Guest Lecture: | Automated surveillance, ‘intelligent’ computer vision and a world of hidden human labour

Interface Cultures Invited Lectures Series
Special series on Critical Data

Friday, 4th of December, 2020 // 11:00 – 12:00

The talk will take place online on Microsoft Teams.
To participate, please contact

Machine vision technologies, such as object recognition, facial recognition and emotion detection, are increasingly used to turn images into information, filter it and make predictions and inferences. In the past years these technologies have made rapid advances in accuracy.

The reasons for current developments are: the revival of neural networks enabling machine learning from observing data, access to massive amounts of data to train neural networks, and increased processing power. This naturally causes excitement among innovators who are implementing these technologies.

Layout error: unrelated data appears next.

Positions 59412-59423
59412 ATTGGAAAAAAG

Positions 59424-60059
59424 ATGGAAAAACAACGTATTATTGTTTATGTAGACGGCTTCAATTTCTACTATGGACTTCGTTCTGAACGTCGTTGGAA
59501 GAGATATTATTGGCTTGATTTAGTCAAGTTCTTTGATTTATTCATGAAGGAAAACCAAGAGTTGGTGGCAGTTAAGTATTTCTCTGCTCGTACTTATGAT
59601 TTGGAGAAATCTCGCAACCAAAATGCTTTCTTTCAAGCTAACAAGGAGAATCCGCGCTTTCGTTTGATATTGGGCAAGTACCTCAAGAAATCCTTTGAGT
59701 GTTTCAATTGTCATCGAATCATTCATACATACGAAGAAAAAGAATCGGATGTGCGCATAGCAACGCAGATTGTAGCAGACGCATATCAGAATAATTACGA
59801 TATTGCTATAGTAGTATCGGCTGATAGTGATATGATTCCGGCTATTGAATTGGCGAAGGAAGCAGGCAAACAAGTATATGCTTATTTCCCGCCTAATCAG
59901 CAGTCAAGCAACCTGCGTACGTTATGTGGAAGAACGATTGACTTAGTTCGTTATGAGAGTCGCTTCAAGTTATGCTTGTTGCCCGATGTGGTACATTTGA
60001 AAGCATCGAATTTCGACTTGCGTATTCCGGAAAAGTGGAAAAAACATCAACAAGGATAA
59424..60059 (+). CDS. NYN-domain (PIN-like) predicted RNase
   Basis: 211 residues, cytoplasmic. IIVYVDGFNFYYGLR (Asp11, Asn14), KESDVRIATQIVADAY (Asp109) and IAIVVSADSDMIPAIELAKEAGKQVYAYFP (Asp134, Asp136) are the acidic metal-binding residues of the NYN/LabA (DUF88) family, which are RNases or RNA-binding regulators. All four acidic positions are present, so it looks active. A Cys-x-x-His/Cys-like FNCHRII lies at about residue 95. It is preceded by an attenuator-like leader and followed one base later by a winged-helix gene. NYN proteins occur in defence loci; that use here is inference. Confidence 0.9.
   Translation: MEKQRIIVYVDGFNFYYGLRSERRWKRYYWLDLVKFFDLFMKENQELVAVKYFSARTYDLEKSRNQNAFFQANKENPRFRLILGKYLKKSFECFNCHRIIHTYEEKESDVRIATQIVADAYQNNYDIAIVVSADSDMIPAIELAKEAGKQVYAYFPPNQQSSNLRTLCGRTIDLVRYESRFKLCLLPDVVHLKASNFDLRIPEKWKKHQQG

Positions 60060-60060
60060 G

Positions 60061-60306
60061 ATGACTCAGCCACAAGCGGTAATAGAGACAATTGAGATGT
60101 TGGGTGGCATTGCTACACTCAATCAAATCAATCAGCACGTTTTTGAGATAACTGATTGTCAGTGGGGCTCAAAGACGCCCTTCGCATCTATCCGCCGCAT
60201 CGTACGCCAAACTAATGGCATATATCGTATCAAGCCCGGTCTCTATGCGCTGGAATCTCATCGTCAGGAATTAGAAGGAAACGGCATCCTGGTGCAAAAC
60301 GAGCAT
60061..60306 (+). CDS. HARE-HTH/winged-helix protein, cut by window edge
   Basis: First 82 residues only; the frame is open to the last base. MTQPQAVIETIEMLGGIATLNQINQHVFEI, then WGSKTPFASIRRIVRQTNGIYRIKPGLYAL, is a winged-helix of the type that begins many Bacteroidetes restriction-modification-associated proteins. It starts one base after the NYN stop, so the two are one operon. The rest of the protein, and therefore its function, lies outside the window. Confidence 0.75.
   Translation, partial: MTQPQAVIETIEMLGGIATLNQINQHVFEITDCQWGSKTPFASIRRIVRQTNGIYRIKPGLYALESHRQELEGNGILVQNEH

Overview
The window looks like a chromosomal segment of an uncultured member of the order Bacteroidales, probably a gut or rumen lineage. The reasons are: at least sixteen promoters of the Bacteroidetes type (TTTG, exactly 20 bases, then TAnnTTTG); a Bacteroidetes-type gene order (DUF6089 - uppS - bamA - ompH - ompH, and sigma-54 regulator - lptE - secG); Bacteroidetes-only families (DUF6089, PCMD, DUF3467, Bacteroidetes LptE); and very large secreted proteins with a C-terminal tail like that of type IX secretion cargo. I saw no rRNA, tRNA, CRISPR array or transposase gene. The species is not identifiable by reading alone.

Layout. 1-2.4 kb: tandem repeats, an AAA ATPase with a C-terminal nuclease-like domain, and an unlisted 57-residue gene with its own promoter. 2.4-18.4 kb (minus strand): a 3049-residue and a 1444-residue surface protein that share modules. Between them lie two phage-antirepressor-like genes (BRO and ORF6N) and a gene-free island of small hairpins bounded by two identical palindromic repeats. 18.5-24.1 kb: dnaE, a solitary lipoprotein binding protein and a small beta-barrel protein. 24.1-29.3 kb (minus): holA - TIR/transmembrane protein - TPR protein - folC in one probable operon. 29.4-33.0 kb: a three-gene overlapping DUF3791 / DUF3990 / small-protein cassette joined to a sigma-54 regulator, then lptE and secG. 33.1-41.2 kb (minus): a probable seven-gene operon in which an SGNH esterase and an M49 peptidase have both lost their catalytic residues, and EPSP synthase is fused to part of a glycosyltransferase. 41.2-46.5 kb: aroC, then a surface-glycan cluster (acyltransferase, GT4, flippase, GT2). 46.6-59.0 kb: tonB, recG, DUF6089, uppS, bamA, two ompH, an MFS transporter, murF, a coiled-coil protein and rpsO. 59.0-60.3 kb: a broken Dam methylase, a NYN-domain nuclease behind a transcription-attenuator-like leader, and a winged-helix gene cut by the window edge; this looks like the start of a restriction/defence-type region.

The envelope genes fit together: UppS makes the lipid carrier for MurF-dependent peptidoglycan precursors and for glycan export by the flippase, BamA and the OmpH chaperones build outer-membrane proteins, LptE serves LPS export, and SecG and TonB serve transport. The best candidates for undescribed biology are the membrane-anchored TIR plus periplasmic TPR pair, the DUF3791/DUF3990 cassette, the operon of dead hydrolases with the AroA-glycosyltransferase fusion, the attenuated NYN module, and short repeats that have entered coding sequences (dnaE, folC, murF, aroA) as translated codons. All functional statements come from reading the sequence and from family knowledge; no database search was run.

In the world of automated surveillance new machine vision techniques are developed to spot suspicious behavior without human supervision. What is considered suspicious in one cultural context might be normal in another, hence, developers admit, “it’s challenging to match that information to ‘suspicious’ behavior”.

Nevertheless, the surveillance industry is developing “smart” cameras to detect abnormal behavior to detect and prevent unsought activities. Moreover the current covid-19 pandemic has accelerated the development of computer vision applications, tracing new forms of dubious behavior.

KairUs is a collective of two artists Linda Kronman (Finland) and Andreas Zingerle (Austria). They explore topics such as vulnerabilities in IoT devices, corporatization of city governance in Smart Cities and citizen sensitive projects in which technology is used to reclaim control of our living environments.